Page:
Optogenetic Technique Rapidly Screens for Cardiac Drug Safety
WASHINGTON, D.C., June 3, 2016 — An optogenetic technique has been used to make cardiac cells beat and optically measure their response, enabling an automated drug-testing process called OptoDyCE. The fully automated system for all-optical cardiac electrophysiology can rule out potentially dangerous drugs by testing 30,000 light-responsive cells in less than 10 min, a process that currently takes hours or even years.
Using optogenetics, "spark" cells (green) and automation, Professor Emilia Entcheva's lab at George Washington University speeds up the process of drug screening in heart cells (red) to help bring safer drugs to market. Courtesy of Christina M. Ambrosi.
The technique streamlines the primarily manual process that researchers use to comply with FDA testing requirements and ensure the safety of the drugs. It can also be done using a patient's own blood cells using stem-cell techniques. One of the biggest challenges with developing new medications is testing to make sure treating the problem doesn’t cause any cardiac toxicity, according to professor Emilia Entcheva of George Washington University, senior author of the study.
The GW team reported validation of optical actuation by virally introducing optogenetic drivers in rat and human cardiomyocytes, or through the modular use of dedicated light-sensitive somatic “spark” cells. The optical stimulation and recording method offers noncontact, dynamic control of millions of cells, the researchers said.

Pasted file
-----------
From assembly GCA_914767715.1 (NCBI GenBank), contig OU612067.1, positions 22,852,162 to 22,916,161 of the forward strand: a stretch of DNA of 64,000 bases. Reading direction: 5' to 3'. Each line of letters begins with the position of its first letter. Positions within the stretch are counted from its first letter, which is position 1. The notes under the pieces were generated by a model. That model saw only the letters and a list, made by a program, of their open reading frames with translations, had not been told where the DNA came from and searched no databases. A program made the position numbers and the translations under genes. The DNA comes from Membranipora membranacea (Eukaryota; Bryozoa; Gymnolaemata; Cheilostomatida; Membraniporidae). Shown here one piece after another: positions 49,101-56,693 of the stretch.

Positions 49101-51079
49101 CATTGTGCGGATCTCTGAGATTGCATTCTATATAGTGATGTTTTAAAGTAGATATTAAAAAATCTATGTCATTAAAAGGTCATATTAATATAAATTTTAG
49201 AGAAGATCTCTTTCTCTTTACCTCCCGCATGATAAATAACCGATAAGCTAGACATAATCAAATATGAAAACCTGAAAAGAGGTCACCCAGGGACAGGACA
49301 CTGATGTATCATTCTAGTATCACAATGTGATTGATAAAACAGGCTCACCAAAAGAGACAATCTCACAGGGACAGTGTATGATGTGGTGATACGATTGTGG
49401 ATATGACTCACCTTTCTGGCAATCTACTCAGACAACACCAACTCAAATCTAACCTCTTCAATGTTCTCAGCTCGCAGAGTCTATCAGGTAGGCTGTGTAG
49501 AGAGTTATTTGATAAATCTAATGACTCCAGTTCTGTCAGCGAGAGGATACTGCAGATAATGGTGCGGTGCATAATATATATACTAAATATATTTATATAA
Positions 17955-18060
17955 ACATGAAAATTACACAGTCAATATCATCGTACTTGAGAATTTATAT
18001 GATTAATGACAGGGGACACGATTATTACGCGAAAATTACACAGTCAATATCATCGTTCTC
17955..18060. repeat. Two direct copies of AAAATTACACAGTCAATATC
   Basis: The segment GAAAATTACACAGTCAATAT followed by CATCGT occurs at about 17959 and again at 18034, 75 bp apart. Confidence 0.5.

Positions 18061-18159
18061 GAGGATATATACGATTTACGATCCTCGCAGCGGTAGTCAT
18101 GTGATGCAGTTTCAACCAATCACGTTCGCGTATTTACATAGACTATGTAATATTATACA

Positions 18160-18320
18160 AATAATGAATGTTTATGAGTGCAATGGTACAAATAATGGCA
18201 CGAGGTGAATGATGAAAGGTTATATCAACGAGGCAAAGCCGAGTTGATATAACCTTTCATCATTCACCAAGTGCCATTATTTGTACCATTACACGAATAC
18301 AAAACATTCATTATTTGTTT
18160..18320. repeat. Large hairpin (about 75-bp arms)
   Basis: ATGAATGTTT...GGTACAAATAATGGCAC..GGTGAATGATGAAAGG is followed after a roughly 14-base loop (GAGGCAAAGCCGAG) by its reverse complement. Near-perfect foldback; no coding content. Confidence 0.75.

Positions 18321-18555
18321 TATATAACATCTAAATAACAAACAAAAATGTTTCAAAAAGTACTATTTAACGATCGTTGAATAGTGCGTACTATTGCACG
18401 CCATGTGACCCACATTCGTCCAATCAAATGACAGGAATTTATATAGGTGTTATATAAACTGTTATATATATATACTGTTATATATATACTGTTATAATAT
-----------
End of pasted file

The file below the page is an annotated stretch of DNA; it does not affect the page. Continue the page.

"This not only allows you to perform faster testing but also provides a safer way to do measurements if you're testing hazardous materials,” said the study’s first author, doctoral student Aleks Klimas.
To achieve FDA approval, medications must be vetted to ensure they don’t pose a danger to the heart or any other part of the body. In the earliest phases of testing, cells are treated with the medication to see how they react. The most reliable method has been to measure their response manually, by directly inserting probes into the cell, with high-throughput technologies speeding up this practice. However, until now, no such high-throughput system has been available for work with actual heart cells.
Separate from uses in the drug discovery arena, the method could also be used to confirm that stem cells have properly matured into heart cells, which could improve the quality of newly created heart cells and speed up their deployment in the clinic.
The technology could appeal to pharmaceutical companies looking to expedite the drug development process, and Klimas hopes to commercialize the idea and develop a business to market the device.
The research was published in Nature Communications (doi: 10.1038/ncomms11542).
- A discipline that combines optics and genetics to enable the use of light to stimulate and control cells in living tissue, typically neurons, which have been genetically modified to respond to light. Only the cells that have been modified to include light-sensitive proteins will be under control of the light. The ability to selectively target cells gives researchers precise control.
Using light to control the excitation, inhibition and signaling pathways of specific cells or groups of cells...
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